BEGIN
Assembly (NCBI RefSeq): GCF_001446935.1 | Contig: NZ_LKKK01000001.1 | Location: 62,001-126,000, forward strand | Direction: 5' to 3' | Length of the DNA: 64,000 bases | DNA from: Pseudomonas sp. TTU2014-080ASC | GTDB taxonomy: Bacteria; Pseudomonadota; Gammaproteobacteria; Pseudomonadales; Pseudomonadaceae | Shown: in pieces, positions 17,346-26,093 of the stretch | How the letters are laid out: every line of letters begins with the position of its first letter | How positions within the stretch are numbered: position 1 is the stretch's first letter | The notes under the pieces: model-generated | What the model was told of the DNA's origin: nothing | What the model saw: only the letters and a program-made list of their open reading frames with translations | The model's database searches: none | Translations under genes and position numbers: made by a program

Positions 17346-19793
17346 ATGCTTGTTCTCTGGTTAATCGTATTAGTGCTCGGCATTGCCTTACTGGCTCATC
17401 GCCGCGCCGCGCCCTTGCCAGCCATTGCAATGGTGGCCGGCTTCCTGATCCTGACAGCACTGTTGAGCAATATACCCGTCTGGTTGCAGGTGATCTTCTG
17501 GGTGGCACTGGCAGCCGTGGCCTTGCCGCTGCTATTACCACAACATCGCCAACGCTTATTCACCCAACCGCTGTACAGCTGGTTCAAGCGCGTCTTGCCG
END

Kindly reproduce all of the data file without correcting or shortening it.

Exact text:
Assembly (NCBI RefSeq): GCF_001446935.1 | Contig: NZ_LKKK01000001.1 | Location: 62,001-126,000, forward strand | Direction: 5' to 3' | Length of the DNA: 64,000 bases | DNA from: Pseudomonas sp. TTU2014-080ASC | GTDB taxonomy: Bacteria; Pseudomonadota; Gammaproteobacteria; Pseudomonadales; Pseudomonadaceae | Shown: in pieces, positions 17,346-26,093 of the stretch | How the letters are laid out: every line of letters begins with the position of its first letter | How positions within the stretch are numbered: position 1 is the stretch's first letter | The notes under the pieces: model-generated | What the model was told of the DNA's origin: nothing | What the model saw: only the letters and a program-made list of their open reading frames with translations | The model's database searches: none | Translations under genes and position numbers: made by a program

Positions 17346-19793
17346 ATGCTTGTTCTCTGGTTAATCGTATTAGTGCTCGGCATTGCCTTACTGGCTCATC
17401 GCCGCGCCGCGCCCTTGCCAGCCATTGCAATGGTGGCCGGCTTCCTGATCCTGACAGCACTGTTGAGCAATATACCCGTCTGGTTGCAGGTGATCTTCTG
17501 GGTGGCACTGGCAGCCGTGGCCTTGCCGCTGCTATTACCACAACATCGCCAACGCTTATTCACCCAACCGCTGTACAGCTGGTTCAAGCGCGTCTTGCCG